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Calais Campbell Grew Up Studying Ray Lewis

Ray Lewis and Calais Campbell in action during an NFL game.
Ray Lewis and Calais Campbell in action during an NFL game.

Even before Calais Campbell was traded to the Ravens, he felt a strong bond with Ray Lewis.

Campbell grew up a huge fan of Lewis, whose Hall of Fame career in Baltimore spanned from 1996 to 2012. The connection to Lewis grew stronger when Campbell decided to play college football at Miami (Fla.), the school that also produced Lewis and Ravens Hall of Fame safety Ed Reed.

Campbell admired Lewis for his ability to lift his teammates to a higher level, something Campbell hopes to do once he arrives in Baltimore. The Ravens traded for Campbell last week and signed him to a contract extension.

"I study great players – Michael Jordan, Tom Brady, Tiger Woods – you go down the list of all the people I've studied in my lifetime who've done great things, not only in the sports world but in the business world, too," Campbell said on The Lounge podcast. "Ray Lewis is probably the No. 1 guy I've studied throughout my life, as far as the way he speaks, his leadership, also his working regimen, the motivation and tenacity. He's a guy I've respected a lot. He's definitely my favorite."

Campbell has already enjoyed a distinguished career as a five-time Pro Bowl defensive lineman and the most recent winner of the Walter Payton Man of the Year Award. However, Campbell hasn't won a Super Bowl, and he wants to emulate Lewis and Reed by winning the Lombardi Trophy in Baltimore.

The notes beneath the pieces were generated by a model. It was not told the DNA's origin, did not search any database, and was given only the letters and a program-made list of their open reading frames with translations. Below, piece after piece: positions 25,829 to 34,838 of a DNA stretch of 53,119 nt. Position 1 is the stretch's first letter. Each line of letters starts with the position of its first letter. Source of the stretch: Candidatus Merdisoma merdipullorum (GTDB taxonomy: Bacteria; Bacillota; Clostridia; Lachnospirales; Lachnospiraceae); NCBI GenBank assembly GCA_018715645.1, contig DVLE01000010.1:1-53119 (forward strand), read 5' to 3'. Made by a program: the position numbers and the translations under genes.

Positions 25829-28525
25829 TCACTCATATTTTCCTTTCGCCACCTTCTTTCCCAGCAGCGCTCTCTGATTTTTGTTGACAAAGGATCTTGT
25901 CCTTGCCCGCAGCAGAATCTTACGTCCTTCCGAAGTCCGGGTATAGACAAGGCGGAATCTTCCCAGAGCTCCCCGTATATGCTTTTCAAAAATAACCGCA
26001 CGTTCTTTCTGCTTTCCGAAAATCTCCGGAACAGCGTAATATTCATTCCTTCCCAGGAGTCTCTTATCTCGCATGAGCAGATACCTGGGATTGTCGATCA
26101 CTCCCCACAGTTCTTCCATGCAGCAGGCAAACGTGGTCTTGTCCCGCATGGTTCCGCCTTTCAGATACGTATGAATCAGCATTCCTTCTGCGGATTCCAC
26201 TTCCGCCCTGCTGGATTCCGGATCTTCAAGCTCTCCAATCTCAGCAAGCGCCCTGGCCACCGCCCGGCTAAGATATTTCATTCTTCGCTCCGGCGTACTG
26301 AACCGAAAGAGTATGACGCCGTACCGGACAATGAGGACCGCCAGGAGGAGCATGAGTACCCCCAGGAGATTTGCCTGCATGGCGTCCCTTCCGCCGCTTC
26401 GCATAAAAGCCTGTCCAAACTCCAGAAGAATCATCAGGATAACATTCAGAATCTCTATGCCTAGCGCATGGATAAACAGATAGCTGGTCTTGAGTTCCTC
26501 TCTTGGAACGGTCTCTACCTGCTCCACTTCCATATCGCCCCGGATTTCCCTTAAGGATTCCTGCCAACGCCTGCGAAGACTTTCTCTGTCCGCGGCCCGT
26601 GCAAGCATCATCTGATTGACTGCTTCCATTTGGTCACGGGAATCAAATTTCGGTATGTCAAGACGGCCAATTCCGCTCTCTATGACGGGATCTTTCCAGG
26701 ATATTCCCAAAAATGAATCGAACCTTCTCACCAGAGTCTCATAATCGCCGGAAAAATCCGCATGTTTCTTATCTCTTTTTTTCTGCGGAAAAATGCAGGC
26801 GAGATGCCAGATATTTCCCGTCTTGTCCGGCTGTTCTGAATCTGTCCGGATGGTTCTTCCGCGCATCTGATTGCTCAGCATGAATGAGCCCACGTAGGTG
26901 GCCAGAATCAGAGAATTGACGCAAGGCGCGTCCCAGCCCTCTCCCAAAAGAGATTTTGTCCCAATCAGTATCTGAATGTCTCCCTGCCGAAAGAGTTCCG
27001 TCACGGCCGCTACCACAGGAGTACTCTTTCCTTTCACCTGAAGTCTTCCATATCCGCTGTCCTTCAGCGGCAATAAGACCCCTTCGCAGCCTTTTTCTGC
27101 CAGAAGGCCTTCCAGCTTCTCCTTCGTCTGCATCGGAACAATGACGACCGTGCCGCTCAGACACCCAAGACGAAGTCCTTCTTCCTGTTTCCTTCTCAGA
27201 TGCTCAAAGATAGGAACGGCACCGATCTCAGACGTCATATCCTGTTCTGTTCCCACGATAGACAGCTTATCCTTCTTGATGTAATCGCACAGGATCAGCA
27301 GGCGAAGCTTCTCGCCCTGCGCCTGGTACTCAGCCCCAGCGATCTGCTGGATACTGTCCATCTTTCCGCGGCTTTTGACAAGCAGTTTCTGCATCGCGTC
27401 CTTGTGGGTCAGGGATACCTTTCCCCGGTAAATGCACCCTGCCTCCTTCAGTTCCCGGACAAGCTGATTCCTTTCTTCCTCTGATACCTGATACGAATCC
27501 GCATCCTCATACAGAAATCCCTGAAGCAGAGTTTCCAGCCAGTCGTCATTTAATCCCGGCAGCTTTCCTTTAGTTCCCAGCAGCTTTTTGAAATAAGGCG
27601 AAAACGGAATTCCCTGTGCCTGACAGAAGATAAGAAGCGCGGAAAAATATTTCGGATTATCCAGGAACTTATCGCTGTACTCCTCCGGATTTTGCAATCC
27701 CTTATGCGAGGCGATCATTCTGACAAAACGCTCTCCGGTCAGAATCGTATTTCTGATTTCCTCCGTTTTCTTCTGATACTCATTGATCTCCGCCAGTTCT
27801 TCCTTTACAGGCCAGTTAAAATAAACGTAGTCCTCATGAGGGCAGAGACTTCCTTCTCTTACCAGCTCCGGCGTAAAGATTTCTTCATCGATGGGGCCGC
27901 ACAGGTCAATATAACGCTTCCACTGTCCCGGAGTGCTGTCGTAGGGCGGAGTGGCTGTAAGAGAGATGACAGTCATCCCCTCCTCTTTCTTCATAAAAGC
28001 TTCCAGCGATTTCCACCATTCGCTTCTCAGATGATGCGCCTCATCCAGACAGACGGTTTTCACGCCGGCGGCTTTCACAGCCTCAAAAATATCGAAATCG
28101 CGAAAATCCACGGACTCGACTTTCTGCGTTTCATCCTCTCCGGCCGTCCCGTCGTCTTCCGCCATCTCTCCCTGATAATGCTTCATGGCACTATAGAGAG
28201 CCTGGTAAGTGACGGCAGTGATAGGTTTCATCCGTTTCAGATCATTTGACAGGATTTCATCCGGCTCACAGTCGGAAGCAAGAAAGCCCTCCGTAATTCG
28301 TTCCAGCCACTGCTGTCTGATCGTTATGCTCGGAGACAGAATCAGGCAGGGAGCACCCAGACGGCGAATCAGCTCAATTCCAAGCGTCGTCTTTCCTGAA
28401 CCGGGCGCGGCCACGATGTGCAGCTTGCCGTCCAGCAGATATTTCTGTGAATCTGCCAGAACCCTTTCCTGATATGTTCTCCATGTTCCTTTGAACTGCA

"I hope I can do something they did, be mentioned in the same breath as those guys," Campbell said. "Those guys are my role models. I look up to those guys a lot. It's kind of cool to be mentioned in the same breath as those guys."

It remains to be seen if Campbell becomes one of the team's vocal leaders, which is a role that Lewis embraced.

But if Campbell wants to get his teammates' attention, he'll certainly have the voice for it. Similar to Lewis, Campbell has a distinct voice, raspy and deep – instantly recognizable once you hear it.

"I think it came from just passion on the football field,' Campbell said. "I lost it probably like Year 2 in the NFL. It never came back. It's been this way ever since. I can't imagine it being any other way now."

Maybe Campbell will have a future doing voiceovers like actor James Earl Jones.

"If they make The Lion King 3, I'm in there," Campbell said.

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